On Wednesday, my husband Richard watched on a monitor as a doctor maneuvered a tiny scope into his bladder to look at the mass revealed by a CT scan he had last week. (He's been peeing blood for weeks now, with no other signs of illness. After extensive testing, he was referred for a CT scan, and then this cystoscopy.) When the papillary carcinoma - a tumor caused by bladder cancer - came into view, Richard, ever the artist, described it as "beautiful."
"It's on a narrow stalk," he said later as we walked hand and hand under old trees in one of our favorite Denver neighborhoods, "and the doctor called it a sea anenome, but that's not quite right. It's too - I don't know, filmy."
"A sea pen?" I suggested, and he nodded.
"It's got these tissue-thin 'petals' at the top of the stalk, and I could see them waving gently in the current in my bladder." He stopped to admire the calligraphy of two redbud trees across the way, their spare branches painted in intense pink bloom, and the explosion of yellow flowers on a forsythia bush.
"It's a lovely color, too," he said. "It's really beautiful."
"You should draw it," I said.
We got into the car and headed west through Denver, past the suburbs that sprawl right up to where the mountains muscle out of the Plains, and wound uphill in a rocky canyon on our way to the first of three mountain passes we would cross on our drive home. As I drove, I thought about cancer and the beauty Richard could see in this tumor.
My dictionary defines cancer as "the disease caused by uncontrolled division of abnormal cells." It traces the word to the Greek karkinos, or "crab," perhaps because the swollen veins supplying tumors looked like crabs' legs. What the dictionary doesn't say is that those "abnormal" cells are your own tissue with the factors that normally limit cell division turned off or blocked.
Cancers vary enormously, but what they have in common is uncontrolled growth, and the fact that the cells that divide without limit are our own cells - not strangers or foreigners. Richard's bladder tumor is simply bladder cells that have lost their ability to stop multiplying. His cancer is thus an intimate part of him. Unwanted, with potentially serious consequences - but still Richard.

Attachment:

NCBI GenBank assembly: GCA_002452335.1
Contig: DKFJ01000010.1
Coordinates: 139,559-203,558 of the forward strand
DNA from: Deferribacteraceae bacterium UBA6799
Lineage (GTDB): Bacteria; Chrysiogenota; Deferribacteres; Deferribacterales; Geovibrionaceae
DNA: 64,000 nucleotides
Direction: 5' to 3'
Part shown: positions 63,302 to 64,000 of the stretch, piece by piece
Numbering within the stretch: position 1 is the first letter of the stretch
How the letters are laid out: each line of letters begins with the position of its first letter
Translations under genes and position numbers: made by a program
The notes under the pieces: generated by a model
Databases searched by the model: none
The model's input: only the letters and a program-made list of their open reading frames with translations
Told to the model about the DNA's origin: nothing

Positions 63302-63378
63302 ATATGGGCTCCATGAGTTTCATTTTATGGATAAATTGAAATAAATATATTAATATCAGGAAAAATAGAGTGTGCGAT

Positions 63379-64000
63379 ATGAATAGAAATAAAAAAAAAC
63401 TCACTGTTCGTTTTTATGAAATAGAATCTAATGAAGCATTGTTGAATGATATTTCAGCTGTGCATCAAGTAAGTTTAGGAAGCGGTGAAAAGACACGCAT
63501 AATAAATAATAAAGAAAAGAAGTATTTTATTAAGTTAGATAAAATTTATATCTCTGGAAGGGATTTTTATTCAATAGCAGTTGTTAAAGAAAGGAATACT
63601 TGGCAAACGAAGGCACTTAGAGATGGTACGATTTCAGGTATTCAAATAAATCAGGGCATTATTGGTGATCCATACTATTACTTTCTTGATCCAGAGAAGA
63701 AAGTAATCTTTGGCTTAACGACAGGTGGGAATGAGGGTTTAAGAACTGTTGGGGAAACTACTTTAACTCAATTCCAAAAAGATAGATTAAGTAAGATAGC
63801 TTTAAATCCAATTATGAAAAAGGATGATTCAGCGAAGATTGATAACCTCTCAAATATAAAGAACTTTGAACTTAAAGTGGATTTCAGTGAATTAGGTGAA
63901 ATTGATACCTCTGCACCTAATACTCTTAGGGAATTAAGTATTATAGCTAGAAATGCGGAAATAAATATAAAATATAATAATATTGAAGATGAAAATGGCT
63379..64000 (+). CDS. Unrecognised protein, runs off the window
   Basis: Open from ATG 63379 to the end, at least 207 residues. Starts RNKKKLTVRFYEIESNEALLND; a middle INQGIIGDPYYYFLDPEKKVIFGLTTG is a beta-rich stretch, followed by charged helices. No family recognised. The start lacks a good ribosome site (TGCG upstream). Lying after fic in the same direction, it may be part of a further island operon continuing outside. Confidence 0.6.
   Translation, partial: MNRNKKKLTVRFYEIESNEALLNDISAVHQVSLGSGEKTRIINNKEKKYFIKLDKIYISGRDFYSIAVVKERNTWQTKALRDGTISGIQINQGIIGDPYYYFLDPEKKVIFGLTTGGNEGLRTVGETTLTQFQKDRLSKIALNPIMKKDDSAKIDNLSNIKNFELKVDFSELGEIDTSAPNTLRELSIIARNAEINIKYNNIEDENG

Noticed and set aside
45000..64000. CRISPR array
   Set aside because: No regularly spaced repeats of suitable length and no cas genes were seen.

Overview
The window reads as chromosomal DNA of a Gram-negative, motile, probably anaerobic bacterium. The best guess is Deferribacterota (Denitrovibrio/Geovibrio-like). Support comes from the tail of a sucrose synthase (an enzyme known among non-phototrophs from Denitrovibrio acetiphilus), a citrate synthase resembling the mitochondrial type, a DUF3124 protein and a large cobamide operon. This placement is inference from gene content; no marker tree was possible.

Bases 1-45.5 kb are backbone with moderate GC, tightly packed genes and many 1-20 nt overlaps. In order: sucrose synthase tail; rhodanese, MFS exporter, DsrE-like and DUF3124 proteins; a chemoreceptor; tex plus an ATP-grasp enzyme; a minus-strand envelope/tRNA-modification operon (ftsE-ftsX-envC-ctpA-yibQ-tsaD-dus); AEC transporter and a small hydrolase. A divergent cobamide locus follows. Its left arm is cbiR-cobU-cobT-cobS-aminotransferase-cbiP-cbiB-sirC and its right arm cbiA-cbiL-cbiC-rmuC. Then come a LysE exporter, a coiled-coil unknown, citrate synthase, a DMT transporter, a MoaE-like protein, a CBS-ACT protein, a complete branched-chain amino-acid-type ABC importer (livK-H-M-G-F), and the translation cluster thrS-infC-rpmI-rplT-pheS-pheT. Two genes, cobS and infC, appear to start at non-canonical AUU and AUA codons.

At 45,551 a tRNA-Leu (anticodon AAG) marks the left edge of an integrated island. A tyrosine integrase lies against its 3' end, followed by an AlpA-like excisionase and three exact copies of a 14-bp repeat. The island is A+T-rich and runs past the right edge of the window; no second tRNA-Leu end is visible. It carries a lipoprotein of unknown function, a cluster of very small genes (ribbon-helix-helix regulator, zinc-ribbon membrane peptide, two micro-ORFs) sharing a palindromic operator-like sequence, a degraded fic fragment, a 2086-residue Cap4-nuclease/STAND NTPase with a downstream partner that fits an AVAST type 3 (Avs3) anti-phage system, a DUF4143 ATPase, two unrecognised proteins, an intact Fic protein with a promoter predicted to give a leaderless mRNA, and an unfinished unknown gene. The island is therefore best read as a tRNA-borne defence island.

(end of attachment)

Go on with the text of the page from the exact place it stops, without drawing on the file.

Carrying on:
So I can see embracing this sea-pen delicate tumor as part of one's self. But beautiful? That's a stretch for me.
On the drive to Denver, we saw a flock of about 50 white pelicans tracing the looping meanders of a hot-spring-fed stream through the grasslands of South Park. Watching the birds rise out of the grass on white wings edged with crisp black and flap with deliberate strokes, cupping the air, I felt the chill air rush through feathers. That's beauty. Winding our way back through the mountains on our way home, we passed two bighorn sheep grazing on new green grass right beside the highway, their winter coats shedding in shaggy hunks of fur. Those sheep looked like part of the landscape, their muscles chisled like stone, their pelage colored just like the weathered granitic boulders around them. That's beauty too.
Richard was born when the sun traveled in Cancer, the constellation named for the Crab in the myth of Hercules. The constellation was rising over the horizon at the time of his birth as well. Perhaps as a Cancer, he can see things about his namesake illness that I cannot see.
I know this: his company in my days is a blessing. I'm learning to appreciate every moment we have. That's beauty too.